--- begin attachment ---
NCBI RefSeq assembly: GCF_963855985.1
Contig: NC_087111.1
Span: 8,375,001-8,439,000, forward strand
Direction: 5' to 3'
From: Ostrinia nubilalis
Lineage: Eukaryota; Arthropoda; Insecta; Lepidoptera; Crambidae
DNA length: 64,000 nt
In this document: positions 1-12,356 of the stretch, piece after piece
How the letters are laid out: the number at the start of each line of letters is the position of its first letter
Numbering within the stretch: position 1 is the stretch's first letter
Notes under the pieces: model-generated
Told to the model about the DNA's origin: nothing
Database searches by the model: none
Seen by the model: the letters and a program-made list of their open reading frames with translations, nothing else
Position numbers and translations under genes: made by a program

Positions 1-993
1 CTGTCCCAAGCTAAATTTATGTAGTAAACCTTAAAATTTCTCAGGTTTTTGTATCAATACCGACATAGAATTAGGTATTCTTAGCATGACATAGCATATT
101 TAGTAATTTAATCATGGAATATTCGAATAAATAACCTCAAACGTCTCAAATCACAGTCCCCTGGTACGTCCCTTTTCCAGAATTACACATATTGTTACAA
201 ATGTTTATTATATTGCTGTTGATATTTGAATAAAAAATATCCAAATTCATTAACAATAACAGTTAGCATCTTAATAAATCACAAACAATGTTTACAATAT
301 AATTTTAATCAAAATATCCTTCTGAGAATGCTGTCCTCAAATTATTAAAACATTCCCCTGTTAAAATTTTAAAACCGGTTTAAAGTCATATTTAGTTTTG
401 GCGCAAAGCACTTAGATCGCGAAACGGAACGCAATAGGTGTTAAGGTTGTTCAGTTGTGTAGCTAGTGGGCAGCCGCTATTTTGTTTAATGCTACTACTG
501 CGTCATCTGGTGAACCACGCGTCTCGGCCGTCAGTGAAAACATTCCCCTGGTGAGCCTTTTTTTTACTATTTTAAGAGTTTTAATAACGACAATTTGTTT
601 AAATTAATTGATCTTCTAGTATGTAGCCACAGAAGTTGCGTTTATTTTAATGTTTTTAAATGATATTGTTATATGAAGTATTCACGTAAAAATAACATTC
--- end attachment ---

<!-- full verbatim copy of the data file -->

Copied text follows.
NCBI RefSeq assembly: GCF_963855985.1
Contig: NC_087111.1
Span: 8,375,001-8,439,000, forward strand
Direction: 5' to 3'
From: Ostrinia nubilalis
Lineage: Eukaryota; Arthropoda; Insecta; Lepidoptera; Crambidae
DNA length: 64,000 nt
In this document: positions 1-12,356 of the stretch, piece after piece
How the letters are laid out: the number at the start of each line of letters is the position of its first letter
Numbering within the stretch: position 1 is the stretch's first letter
Notes under the pieces: model-generated
Told to the model about the DNA's origin: nothing
Database searches by the model: none
Seen by the model: the letters and a program-made list of their open reading frames with translations, nothing else
Position numbers and translations under genes: made by a program

Positions 1-993
1 CTGTCCCAAGCTAAATTTATGTAGTAAACCTTAAAATTTCTCAGGTTTTTGTATCAATACCGACATAGAATTAGGTATTCTTAGCATGACATAGCATATT
101 TAGTAATTTAATCATGGAATATTCGAATAAATAACCTCAAACGTCTCAAATCACAGTCCCCTGGTACGTCCCTTTTCCAGAATTACACATATTGTTACAA
201 ATGTTTATTATATTGCTGTTGATATTTGAATAAAAAATATCCAAATTCATTAACAATAACAGTTAGCATCTTAATAAATCACAAACAATGTTTACAATAT
301 AATTTTAATCAAAATATCCTTCTGAGAATGCTGTCCTCAAATTATTAAAACATTCCCCTGTTAAAATTTTAAAACCGGTTTAAAGTCATATTTAGTTTTG
401 GCGCAAAGCACTTAGATCGCGAAACGGAACGCAATAGGTGTTAAGGTTGTTCAGTTGTGTAGCTAGTGGGCAGCCGCTATTTTGTTTAATGCTACTACTG
501 CGTCATCTGGTGAACCACGCGTCTCGGCCGTCAGTGAAAACATTCCCCTGGTGAGCCTTTTTTTTACTATTTTAAGAGTTTTAATAACGACAATTTGTTT
601 AAATTAATTGATCTTCTAGTATGTAGCCACAGAAGTTGCGTTTATTTTAATGTTTTTAAATGATATTGTTATATGAAGTATTCACGTAAAAATAACATTC